The roles of mitogen-activated protein kinases (MAPKs) in plant-fungal pathogenic interactions are poorly understood in crops. Here, microscopic, phenotypic, proteomic, and biochemical analyses revealed that roots of independent transcription activator-like effector nuclease (TALEN)-based knockout lines of barley (Hordeum vulgare L.) MAPK 3 (HvMPK3 KO) were resistant against Fusarium graminearum infection. When co-cultured with roots of the HvMPK3 KO lines, F. graminearum hyphae were excluded to the extracellular space, the growth pattern of extracellular hyphae was considerably deregulated, mycelia development was less efficient, and number of appressoria-like structures and their penetration potential were substantially reduced. Intracellular penetration of hyphae was preceded by the massive production of reactive oxygen species (ROS) in attacked cells of the wild-type (WT), but ROS production was mitigated in the HvMPK3 KO lines. Suppression of ROS production in these lines coincided with elevated abundance of catalase (CAT) and ascorbate peroxidase (APX). Moreover, differential proteomic analysis revealed downregulation of several defense-related proteins in WT, and the upregulation of pathogenesis-related protein 1 (PR-1) and cysteine proteases in HvMPK3 KO lines. Proteins involved in suberin formation, such as peroxidases, lipid transfer proteins (LTPs), and the GDSL esterase/lipase (containing "GDSL" aminosequence motif) were differentially regulated in HvMPK3 KO lines after F. graminearum inoculation. Consistent with proteomic analysis, microscopic observations showed enhanced suberin accumulation in roots of HvMPK3 KO lines, most likely contributing to the arrested infection by F. graminearum. These results suggest that TALEN-based knockout of HvMPK3 leads to barley root resistance against Fusarium root rot.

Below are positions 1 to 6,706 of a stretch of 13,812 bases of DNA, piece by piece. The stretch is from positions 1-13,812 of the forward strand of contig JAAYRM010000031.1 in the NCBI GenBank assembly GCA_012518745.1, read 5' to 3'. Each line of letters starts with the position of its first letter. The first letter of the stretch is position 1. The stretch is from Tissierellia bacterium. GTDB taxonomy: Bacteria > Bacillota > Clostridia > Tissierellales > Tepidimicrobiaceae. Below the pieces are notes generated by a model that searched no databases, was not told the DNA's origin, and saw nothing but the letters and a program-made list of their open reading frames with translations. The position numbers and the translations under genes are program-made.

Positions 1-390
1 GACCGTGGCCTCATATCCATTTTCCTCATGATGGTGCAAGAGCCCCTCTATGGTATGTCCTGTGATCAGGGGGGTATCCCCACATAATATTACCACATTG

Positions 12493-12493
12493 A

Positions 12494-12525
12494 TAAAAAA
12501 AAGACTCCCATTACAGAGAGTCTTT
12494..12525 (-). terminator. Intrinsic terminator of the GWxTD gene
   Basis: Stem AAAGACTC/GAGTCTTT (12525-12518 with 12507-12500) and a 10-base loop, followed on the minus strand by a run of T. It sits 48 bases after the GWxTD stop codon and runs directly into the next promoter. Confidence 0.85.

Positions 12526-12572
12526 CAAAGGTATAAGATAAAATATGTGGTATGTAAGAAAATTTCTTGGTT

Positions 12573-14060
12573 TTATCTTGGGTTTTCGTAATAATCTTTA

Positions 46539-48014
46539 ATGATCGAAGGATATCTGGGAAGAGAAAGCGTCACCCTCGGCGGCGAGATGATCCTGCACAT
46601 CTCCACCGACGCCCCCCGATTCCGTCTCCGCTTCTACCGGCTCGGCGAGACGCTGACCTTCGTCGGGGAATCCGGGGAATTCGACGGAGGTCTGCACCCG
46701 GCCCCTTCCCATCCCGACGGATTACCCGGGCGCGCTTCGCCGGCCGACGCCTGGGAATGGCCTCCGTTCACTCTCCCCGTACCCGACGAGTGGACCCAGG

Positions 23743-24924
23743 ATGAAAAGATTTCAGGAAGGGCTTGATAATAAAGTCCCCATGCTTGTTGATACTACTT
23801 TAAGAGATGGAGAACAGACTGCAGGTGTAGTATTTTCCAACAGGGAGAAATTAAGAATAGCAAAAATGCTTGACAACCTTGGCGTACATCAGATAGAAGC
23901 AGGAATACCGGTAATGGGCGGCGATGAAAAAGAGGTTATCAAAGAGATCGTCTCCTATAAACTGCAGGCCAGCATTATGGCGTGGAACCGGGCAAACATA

Assuntos
Fusarium , Hordeum , Fusarium/fisiologia , Hordeum/genética , Hordeum/microbiologia , Doenças das Plantas/genética , Doenças das Plantas/microbiologia , Proteômica , Espécies Reativas de Oxigênio/metabolismo , Proteína Quinase 3 Ativada por Mitógeno/metabolismo , Nucleases dos Efetores Semelhantes a Ativadores de Transcrição/metabolismo